Communication, Language and Behavior It could be argued, that all technologies need the user to adapt to them in a certain way. That is not necessarily a natural, given thing. In the case of voice assistants we sometimes have to go extrem ways to accomodate this technology.
During the thematic analysis, the once important animism, finally fell out of focus. After not finding it as weak signals in the field work and not appearing in the thematic analysis, it needed to be dropped as main part from the hypothesis. But I only realized this later on.
I prepared the material, the themes, as well as excerpts from the data and image material for the workshop. I was lucky enough to be able to hold the workshop in real life, as all the participants agreed to meet in physical space. To be able to concentrate during the workshop I produced a research zine from the material which functioned as presentation of said material as well as a working tool.
I further added material from two frameworks which were very helpful in conveying my approach. The first was the neo-animist framework by Betti Marenko, which introduces four categories for animist design - agency, embodiment, ecology and uncertainty. Coming from philosophy, these categories are not directly translatable into a practice, but they help to think about and analyze design in animist ways. The second framework is by Jonathan Chapman and is called emotionally durable design. It proposes nine categories that can be directly applied in design to enable stronger emotional bonds, one of which is “consciousness” which can be aligned with Marenko’s agency as well as uncertainty.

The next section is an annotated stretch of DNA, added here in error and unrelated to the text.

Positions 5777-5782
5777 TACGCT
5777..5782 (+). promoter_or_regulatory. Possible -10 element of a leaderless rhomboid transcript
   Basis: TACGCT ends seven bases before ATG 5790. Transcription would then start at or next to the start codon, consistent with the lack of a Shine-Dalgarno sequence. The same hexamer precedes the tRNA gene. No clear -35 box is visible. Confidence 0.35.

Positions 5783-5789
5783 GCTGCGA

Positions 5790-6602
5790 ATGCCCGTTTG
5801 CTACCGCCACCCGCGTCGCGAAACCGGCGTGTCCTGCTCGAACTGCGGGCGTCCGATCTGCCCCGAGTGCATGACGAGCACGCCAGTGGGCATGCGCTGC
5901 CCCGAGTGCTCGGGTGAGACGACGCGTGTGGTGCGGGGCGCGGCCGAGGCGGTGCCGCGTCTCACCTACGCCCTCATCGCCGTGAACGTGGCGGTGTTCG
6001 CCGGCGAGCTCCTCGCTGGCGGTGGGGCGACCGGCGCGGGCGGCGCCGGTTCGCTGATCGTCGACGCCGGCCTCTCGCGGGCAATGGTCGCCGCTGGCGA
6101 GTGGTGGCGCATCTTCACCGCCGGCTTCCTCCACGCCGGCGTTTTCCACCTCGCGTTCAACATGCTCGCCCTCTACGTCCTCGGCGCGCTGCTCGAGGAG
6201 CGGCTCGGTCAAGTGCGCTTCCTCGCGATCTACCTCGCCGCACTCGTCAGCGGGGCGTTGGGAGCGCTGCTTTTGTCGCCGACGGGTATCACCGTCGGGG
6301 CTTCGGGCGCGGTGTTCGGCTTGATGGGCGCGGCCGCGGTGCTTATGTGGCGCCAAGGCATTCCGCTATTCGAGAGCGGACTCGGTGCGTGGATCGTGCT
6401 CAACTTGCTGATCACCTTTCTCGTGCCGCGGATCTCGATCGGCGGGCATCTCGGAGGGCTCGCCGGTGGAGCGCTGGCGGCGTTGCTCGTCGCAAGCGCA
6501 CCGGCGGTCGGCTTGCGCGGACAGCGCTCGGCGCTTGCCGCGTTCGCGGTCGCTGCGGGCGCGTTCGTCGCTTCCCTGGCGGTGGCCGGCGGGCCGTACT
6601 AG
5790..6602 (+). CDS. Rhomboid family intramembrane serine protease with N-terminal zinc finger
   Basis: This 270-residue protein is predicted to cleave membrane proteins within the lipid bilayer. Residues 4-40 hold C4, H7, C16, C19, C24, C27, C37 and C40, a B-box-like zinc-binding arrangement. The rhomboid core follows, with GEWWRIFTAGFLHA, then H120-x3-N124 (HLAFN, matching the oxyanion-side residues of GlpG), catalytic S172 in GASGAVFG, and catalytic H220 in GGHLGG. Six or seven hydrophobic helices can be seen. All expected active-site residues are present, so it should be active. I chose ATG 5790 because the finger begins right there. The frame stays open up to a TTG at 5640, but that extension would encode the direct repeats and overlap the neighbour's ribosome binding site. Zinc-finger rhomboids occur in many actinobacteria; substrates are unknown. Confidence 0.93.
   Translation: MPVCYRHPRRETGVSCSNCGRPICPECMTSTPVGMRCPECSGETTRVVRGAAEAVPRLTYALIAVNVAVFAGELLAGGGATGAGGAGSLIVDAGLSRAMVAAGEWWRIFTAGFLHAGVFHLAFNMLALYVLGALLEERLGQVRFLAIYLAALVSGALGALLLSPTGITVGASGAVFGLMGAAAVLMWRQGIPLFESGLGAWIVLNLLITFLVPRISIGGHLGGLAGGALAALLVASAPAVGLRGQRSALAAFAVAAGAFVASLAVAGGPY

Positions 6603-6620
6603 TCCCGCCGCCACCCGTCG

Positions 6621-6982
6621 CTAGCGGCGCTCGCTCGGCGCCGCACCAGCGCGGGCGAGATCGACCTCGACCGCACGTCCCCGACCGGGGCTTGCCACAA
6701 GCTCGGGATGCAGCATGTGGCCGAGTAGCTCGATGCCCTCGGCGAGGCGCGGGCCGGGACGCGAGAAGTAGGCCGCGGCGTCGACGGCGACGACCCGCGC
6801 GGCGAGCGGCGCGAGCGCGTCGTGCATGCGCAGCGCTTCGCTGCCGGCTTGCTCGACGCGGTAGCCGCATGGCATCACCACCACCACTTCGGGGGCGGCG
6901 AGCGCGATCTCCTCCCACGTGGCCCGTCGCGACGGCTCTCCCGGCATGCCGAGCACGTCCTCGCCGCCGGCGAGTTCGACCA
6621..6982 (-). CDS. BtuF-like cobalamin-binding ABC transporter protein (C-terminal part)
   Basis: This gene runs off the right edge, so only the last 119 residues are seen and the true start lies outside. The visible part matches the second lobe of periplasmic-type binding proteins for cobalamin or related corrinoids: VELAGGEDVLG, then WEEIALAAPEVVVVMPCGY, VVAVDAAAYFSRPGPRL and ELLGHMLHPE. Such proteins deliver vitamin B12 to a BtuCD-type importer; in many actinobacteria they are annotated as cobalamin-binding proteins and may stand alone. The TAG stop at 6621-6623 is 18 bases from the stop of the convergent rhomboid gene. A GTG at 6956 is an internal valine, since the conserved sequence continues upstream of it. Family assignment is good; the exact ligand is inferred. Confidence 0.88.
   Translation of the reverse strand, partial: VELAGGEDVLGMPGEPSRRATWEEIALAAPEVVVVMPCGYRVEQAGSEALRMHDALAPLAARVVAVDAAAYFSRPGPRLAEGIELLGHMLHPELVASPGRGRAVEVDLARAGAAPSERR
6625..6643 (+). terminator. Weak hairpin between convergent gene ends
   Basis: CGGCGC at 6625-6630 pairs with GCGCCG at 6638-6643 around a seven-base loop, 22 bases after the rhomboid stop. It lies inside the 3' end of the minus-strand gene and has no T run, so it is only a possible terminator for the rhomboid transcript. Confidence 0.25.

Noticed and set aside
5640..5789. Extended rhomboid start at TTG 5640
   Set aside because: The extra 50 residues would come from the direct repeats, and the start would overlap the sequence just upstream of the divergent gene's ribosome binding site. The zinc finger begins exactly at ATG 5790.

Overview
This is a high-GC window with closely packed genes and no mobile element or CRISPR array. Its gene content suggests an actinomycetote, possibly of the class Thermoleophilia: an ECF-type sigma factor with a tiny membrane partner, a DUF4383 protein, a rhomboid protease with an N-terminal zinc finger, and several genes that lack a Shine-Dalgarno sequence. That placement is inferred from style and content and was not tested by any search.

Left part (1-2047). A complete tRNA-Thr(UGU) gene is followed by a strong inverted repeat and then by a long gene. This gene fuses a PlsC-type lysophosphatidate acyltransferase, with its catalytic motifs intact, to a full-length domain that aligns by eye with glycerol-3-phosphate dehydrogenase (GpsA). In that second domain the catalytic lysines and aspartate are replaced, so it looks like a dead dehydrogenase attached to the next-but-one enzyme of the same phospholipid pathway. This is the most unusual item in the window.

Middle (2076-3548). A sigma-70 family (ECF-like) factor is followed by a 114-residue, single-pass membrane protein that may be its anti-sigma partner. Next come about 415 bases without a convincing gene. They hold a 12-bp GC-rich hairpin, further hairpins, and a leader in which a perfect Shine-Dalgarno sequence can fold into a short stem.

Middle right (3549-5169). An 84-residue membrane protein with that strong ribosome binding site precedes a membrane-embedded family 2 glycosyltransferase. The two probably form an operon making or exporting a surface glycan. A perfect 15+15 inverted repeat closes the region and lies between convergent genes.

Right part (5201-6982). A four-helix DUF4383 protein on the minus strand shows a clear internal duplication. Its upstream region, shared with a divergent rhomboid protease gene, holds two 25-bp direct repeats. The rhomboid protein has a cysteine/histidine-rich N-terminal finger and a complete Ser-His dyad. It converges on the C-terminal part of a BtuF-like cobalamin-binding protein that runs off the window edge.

The aim of the expert workshop was to imagine prototypes. These were to be based on my research framework as well as the field findings and had the aim to improve the relationship between users and voice assistant. I invited four different people coming from four different design disciplines. Included were industrial design, service design, somebody working mainly with text and communication and a person coming from ceramic craft. I wanted to have different perspectives on the same material.
I had two threads built into the workshop. The first was about bringing the different positions together. This thread was organized by starting with silent solo-exercises going towards more discursive group exercises. The second thread was about opening up the imagination. I borrowed heavily from speculative and future design exercises. Both threads culminated into a final task of shared world-building. It was important for the process, that the problem found in the fieldwork were not looked at from an engineering point of view, but from said design perspectives, and how these imagine alternatives to the contemporary practices that I recorded.
In the final exercise I asked the participants to speculate about how our relationship to voice assistants looks like in the next 15 to 20 years and write a story or text about that and further, to tell this story. I found the stories and their content extremely inspiring and they took up a few very valid point on how to go forward. Nonetheless, a clear path was not visible. The hope-for prototypes didn’t emerge.